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eighth graders at Genome Genies conference in Washington, DC

Jack Sadowski is a proud genie - a Genome Genie.

Jack is one of four Providence Day students who were national finalists for eCybermission, a virtual STEM competition for middle school students and freshmen. He joined Rishi Mishra, Atlas Long, and Luke Longin, all rising freshmen, as finalists for the event in Washington, D.C., last month.

He called the competition, which examines community problems and allows students to find solutions, “fun.” eCybermission is a club at Providence Day.

photo collage of eighth graders at Genome Genies conference in Washington, DC

“Once students decide to join the club, they break off into smaller teams based on interests and a project idea,” Jack says. “They meet throughout the year to prepare their project for the initial judging.”

Genome Genies designed an integrated DNA solution to provide people with access to DNA data during routine health checks at the doctor's office.

Community engagement

The Providence Day team was selected as a regional finalist in April. They competed virtually against teams from the Southeast. They won the regional competition, which allowed them to compete at the national level in Washington, D.C., last month.

They were one of five eighth-grade teams in the nation that competed in front of a panel of judges made up of STEM professionals and educators.

Providence Day team advisor Kelly Gordon was also selected to attend but couldn’t make the trip. James Chamberlain, a Middle School Science teacher, and Lee Tappy, the head of middle school, attended.

“The eCybermission National Competition is a lot of fun,” Jack says. “They are very enlightening about STEM and U.S. Army topics and provide lots of opportunities for the future.”

He continues: “The national competition also gives a lot of social opportunities, letting teams meet with a lot of other people and make new friends. Overall, even though I was nervous for the national competition at first, the whole experience was awesome and I would do it again as many times as I could.”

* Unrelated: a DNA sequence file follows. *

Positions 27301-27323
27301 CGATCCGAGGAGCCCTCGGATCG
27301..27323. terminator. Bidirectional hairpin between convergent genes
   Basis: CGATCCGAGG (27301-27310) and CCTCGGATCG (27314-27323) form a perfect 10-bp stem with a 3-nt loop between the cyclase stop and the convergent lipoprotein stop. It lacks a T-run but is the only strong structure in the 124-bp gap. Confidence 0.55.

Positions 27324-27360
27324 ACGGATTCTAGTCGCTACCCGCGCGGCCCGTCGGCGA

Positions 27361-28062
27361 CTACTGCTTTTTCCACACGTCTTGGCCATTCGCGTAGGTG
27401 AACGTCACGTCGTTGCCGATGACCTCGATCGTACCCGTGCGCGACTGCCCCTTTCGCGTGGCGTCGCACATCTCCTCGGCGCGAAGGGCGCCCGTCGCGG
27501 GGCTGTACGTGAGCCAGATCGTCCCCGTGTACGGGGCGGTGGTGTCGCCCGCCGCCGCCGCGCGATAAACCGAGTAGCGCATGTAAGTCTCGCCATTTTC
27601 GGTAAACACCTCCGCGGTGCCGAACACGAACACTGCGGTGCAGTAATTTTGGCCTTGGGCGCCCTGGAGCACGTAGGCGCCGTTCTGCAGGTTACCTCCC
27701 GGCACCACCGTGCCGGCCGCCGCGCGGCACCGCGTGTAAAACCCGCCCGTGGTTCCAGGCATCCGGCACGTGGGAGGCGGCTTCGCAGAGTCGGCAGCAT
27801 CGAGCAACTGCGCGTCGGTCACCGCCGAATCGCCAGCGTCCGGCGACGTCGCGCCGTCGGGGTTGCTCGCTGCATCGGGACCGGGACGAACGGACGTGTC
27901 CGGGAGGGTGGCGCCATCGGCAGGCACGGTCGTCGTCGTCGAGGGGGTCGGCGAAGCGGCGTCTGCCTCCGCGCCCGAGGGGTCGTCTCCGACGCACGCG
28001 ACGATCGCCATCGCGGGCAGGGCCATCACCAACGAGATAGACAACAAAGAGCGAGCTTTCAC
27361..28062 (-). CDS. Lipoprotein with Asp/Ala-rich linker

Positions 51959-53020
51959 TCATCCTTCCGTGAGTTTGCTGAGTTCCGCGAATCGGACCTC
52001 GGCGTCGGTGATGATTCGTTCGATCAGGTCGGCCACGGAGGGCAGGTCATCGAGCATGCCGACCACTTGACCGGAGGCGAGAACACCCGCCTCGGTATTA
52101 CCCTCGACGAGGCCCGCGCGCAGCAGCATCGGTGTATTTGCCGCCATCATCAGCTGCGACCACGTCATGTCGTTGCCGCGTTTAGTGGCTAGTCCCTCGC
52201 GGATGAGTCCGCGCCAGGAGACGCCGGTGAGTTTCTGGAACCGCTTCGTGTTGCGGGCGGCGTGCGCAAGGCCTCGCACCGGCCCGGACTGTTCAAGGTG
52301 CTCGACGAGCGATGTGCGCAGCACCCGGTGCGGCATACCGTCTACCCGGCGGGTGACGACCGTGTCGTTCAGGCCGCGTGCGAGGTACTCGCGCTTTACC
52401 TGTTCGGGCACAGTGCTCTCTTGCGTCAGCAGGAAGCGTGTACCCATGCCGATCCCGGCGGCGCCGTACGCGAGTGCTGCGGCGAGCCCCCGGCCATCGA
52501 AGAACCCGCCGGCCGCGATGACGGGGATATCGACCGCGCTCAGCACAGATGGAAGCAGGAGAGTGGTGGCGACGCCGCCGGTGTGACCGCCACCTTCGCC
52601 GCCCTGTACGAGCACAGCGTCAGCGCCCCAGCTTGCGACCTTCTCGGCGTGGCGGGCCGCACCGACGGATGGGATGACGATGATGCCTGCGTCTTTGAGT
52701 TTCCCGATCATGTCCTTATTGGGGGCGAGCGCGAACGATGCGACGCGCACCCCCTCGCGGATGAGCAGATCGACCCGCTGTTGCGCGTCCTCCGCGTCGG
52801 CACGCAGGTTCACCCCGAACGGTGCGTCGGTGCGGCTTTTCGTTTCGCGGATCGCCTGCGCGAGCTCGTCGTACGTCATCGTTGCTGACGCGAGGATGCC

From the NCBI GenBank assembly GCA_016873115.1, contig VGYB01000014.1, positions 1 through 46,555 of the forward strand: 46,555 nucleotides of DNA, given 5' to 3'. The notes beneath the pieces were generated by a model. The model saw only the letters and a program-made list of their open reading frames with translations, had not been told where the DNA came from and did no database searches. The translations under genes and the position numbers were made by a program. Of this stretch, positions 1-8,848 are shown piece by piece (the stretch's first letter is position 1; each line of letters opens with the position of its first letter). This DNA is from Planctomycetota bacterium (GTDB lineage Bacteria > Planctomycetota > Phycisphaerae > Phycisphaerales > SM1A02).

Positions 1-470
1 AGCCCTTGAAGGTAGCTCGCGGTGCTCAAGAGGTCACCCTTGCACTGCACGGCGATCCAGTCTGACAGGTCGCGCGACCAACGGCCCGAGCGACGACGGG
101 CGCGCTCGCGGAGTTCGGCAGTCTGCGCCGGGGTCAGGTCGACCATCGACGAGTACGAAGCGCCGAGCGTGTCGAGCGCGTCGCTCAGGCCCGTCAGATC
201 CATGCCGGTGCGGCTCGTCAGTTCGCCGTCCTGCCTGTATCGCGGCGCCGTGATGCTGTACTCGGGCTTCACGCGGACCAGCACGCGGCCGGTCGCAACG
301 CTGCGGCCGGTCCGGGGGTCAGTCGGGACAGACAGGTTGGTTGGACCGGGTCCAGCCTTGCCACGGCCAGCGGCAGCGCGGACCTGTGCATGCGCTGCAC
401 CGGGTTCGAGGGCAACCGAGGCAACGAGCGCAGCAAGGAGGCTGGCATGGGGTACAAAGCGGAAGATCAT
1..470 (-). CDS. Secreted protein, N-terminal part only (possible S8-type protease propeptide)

Students met with STEM professionals and employed and used technology and math during their problem-solving. Students learned how to engage with their communities and worked to identify and/or solve local problems with expert advice, according to the eCybermission website.

Students also interacted with mentors, one of whom was an Army sergeant, and workers with the Army Outreach Educational Program.

“As we ask students to do in our classrooms every day, eCybermission challenges teams to identify a problem and work towards a solution that may not have even been considered up to this point,” Mr. Tappy says. “What they learn about research, gathering and analyzing data, and working towards a common goal is invaluable for their journey as students.” 

The competition

More than 2,000 teams participated in this year's eCYBERMISSION competition, but only 20 were at the national finalist event in Washington, D.C. 

“The best part of my eCybermission experience was meeting new people,” Jack says, “and having a great time with my team and friends.”

ECybermission is a middle school staple at Providence Day - the club for sixth- through eighth-graders is more than 15 years old and multiple teams have been chosen to participate in the national competition.

“This program is important to Providence Day because it exposes our students to the exciting opportunities that come from a challenge specifically focused on STEM, and it also helps them to understand better the incredible careers that exist in the Army and have nothing to do with being a soldier on the front battle lines,” Mr. Tappy says. “This is a way to serve your country as an engineer, scientist, or as a cyber security or technology expert.”

Teams for the competition meet throughout the year to get their project ready for the initial judging, which usually takes place in late April or early May. 

“Making it so far and having the opportunity to participate in the National Showcase was a wonderful accomplishment for these students and for our entire school,” Mr. Tappy says.